Crooks have been taking advantage of relief programs
But efforts to catch them shouldn’t hurt the needy
It was to be expected that when Congress approved about $3 trillion in emergency aid to Americans hurt financially by the coronavirus epidemic, the criminal element would seize the opportunity for ill-gotten gains.
Both as individuals and criminal organizations, they have been doing just that on a massive scale. It is doubtful we will ever know how much in unemployment compensation has been paid out wrongly.
Millions of people need the benefits badly. Though the economy is recovering slowly from business slowdowns linked to COVID-19, it still has a long way to go.
Officials in some states have chosen now to crack down hard on those claiming unemployment compensation fraudulently, The Associated Press reports.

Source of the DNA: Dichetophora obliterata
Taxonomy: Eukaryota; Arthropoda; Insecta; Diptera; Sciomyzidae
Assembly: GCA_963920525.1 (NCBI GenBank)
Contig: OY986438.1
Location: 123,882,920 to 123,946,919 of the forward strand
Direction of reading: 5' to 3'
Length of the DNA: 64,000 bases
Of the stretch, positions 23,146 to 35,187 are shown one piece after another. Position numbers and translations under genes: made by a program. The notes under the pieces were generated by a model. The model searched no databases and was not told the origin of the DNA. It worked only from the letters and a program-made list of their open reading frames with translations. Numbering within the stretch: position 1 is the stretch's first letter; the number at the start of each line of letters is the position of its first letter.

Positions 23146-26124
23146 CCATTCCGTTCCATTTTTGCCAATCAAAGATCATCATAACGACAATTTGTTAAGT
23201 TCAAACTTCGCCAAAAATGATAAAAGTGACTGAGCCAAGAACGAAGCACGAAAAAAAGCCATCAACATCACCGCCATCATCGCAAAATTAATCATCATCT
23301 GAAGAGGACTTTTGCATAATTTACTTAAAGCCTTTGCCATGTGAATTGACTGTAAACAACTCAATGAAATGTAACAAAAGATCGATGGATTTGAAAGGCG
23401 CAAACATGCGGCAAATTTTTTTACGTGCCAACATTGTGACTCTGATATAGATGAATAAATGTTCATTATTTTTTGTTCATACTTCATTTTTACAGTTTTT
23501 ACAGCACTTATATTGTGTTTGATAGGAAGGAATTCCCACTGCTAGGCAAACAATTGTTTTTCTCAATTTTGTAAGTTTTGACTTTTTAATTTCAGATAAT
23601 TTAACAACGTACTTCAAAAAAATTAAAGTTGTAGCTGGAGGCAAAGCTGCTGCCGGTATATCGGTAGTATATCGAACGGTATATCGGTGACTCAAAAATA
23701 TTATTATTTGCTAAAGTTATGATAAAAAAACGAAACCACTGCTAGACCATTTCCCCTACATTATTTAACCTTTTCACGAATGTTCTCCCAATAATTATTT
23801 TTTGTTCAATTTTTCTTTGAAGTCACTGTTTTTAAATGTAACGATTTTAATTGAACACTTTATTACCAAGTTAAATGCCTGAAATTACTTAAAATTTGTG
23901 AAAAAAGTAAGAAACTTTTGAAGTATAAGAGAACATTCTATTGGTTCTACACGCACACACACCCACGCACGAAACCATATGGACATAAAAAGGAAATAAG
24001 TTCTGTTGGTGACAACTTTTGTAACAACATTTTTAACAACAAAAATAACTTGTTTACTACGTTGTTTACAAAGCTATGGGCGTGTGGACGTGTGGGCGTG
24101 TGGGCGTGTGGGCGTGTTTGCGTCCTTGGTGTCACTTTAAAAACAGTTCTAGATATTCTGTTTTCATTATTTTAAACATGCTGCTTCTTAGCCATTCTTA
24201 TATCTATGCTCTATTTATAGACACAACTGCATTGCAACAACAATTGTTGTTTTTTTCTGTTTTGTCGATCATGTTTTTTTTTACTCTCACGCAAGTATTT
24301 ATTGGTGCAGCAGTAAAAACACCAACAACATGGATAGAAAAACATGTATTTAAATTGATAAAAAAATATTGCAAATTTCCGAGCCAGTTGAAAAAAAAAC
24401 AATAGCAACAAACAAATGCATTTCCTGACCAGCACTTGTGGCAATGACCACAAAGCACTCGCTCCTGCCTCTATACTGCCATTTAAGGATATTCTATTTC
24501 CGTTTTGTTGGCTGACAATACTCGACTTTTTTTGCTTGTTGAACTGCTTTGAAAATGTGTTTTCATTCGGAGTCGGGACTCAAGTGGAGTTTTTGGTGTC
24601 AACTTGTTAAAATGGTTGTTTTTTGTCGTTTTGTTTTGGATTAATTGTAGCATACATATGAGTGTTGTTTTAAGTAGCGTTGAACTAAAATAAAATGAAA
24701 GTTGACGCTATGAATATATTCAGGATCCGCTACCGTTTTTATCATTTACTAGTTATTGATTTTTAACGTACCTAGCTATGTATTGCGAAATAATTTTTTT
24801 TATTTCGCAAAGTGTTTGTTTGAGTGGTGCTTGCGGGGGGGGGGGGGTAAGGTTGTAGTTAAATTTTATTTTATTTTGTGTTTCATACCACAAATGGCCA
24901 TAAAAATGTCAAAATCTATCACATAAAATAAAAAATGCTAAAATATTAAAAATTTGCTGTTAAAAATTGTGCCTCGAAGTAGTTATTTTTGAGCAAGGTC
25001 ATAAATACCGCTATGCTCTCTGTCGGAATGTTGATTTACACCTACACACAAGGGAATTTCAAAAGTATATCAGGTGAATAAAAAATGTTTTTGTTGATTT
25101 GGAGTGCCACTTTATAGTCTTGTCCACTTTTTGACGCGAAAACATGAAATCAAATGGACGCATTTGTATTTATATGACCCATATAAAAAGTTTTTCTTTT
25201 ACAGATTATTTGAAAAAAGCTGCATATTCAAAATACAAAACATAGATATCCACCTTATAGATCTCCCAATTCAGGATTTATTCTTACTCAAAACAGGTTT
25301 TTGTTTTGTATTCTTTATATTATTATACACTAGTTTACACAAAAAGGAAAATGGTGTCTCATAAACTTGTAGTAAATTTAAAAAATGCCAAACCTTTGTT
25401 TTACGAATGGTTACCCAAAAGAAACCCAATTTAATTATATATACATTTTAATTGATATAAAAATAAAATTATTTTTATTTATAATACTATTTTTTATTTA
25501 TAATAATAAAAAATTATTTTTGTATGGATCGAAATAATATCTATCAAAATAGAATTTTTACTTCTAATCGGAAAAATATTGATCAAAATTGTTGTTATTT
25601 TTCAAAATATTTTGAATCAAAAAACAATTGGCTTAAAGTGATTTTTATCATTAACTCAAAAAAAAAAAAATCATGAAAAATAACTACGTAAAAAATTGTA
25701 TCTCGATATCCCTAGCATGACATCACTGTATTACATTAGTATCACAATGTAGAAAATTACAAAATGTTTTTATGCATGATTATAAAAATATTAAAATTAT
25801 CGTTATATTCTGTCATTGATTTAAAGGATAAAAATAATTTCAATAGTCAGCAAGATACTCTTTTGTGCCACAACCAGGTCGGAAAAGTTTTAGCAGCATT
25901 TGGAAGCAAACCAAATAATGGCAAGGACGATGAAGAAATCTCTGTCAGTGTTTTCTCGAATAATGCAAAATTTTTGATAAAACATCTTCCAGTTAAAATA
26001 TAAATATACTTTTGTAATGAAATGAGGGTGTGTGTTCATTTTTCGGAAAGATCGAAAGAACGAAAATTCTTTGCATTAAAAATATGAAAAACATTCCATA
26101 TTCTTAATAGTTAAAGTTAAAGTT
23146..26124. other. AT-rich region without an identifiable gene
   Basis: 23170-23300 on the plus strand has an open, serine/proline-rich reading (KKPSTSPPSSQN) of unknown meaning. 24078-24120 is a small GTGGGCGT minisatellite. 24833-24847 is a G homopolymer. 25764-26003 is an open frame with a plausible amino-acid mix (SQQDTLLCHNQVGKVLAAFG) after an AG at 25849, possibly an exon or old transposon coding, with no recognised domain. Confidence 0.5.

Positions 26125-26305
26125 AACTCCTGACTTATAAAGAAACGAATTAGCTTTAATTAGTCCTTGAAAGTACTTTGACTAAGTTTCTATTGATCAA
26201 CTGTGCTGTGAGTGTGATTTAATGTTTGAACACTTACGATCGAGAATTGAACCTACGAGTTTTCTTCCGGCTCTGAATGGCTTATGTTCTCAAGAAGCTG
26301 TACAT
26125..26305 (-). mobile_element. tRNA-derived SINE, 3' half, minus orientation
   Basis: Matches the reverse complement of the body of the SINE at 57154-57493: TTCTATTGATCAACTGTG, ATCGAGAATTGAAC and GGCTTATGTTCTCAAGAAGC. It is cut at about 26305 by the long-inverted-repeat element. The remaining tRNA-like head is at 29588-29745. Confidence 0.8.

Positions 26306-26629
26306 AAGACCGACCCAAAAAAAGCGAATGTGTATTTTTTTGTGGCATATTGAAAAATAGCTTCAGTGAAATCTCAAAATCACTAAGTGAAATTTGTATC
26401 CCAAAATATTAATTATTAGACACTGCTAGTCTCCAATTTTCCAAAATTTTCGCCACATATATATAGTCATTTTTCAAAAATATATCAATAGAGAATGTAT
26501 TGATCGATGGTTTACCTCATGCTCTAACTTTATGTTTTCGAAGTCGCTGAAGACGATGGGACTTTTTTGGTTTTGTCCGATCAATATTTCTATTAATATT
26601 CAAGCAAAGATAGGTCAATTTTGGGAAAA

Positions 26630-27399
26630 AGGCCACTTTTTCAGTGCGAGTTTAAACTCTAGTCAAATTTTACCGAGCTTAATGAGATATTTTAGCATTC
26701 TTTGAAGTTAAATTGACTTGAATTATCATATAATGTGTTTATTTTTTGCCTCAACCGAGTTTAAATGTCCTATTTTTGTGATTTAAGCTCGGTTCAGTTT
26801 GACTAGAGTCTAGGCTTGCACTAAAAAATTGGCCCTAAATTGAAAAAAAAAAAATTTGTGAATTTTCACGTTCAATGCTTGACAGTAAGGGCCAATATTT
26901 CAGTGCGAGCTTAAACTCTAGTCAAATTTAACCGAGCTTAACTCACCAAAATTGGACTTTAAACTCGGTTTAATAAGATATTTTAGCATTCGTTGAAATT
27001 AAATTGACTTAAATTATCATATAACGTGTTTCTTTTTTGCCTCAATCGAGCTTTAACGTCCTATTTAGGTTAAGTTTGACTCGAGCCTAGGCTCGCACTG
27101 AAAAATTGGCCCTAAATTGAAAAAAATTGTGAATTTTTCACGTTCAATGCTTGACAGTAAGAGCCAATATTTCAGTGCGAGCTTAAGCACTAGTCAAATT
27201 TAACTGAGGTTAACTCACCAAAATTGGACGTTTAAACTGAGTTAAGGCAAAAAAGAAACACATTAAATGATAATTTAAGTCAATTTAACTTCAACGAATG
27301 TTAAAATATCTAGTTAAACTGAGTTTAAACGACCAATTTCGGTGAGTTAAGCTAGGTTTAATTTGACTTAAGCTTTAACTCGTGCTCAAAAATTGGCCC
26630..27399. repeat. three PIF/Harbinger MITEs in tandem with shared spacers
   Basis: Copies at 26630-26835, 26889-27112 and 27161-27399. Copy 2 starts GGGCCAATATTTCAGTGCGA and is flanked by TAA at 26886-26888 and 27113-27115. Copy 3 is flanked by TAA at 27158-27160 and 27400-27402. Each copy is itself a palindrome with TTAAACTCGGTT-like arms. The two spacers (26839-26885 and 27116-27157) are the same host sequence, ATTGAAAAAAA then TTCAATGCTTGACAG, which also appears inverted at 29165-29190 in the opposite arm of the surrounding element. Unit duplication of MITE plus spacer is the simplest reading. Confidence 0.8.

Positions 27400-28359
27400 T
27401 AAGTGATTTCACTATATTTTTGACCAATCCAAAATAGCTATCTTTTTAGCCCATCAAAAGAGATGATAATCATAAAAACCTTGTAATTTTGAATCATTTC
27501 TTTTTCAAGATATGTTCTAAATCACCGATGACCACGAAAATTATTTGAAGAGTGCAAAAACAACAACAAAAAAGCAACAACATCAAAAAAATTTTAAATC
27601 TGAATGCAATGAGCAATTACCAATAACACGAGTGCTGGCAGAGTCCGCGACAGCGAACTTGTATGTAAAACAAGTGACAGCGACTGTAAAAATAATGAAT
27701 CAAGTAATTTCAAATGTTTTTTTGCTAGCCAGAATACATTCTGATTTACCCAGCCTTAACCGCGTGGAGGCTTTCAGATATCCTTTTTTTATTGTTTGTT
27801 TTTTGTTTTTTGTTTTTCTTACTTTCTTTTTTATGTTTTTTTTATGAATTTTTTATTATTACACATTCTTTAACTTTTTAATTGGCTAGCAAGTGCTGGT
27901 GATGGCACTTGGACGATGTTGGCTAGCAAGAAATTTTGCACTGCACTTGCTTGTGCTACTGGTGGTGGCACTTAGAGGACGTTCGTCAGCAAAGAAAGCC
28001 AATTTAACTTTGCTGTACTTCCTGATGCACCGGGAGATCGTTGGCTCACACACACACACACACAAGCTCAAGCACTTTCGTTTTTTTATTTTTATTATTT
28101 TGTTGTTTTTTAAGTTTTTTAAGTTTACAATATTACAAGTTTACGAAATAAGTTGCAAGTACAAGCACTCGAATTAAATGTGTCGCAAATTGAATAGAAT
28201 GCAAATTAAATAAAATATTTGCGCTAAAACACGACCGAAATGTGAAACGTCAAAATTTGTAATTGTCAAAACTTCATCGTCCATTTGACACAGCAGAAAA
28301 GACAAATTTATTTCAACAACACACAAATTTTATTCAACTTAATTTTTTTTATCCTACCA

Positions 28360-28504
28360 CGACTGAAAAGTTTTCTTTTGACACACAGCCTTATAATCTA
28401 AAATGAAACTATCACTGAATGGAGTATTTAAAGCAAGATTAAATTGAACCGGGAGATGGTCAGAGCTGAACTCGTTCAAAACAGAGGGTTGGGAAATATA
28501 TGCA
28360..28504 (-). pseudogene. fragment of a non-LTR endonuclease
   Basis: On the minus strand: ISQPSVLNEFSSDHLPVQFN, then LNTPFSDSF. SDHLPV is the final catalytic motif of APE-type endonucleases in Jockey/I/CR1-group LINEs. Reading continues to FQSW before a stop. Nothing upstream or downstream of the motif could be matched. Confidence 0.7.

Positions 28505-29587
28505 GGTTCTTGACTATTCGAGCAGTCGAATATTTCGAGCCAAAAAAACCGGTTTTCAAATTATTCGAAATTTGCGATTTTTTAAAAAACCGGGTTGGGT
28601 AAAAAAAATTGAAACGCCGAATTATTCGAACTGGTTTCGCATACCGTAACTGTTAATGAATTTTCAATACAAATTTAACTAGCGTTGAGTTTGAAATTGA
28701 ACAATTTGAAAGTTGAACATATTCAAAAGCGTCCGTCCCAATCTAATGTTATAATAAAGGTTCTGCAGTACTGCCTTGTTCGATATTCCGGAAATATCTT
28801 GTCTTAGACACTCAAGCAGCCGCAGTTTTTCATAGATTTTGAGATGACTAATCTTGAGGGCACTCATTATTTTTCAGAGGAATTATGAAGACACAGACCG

Clearly, there is much to do. In Pennsylvania, as many as 10,000 prison inmates attempted to collect benefits. A number of states already have estimated fraudulent claims — many of them already paid — in the thousands.
Unfortunately, some states appear to be punishing the deserving as they attempt to crack down on fraud. California, for one, stopped processing new claims for two weeks as part of its campaign against fraud.
Obviously, no criminal claimants will get money if no one does. But states doing that are hurting people who need help badly — people for whom even a couple of weeks of delay could be devastating — is wrong. Plainly and simply, it is wrong.
If delaying unemployment benefits to all claimants in order to catch those engaged in fraud is even being contemplated in our state, the idea ought to be dropped. Period.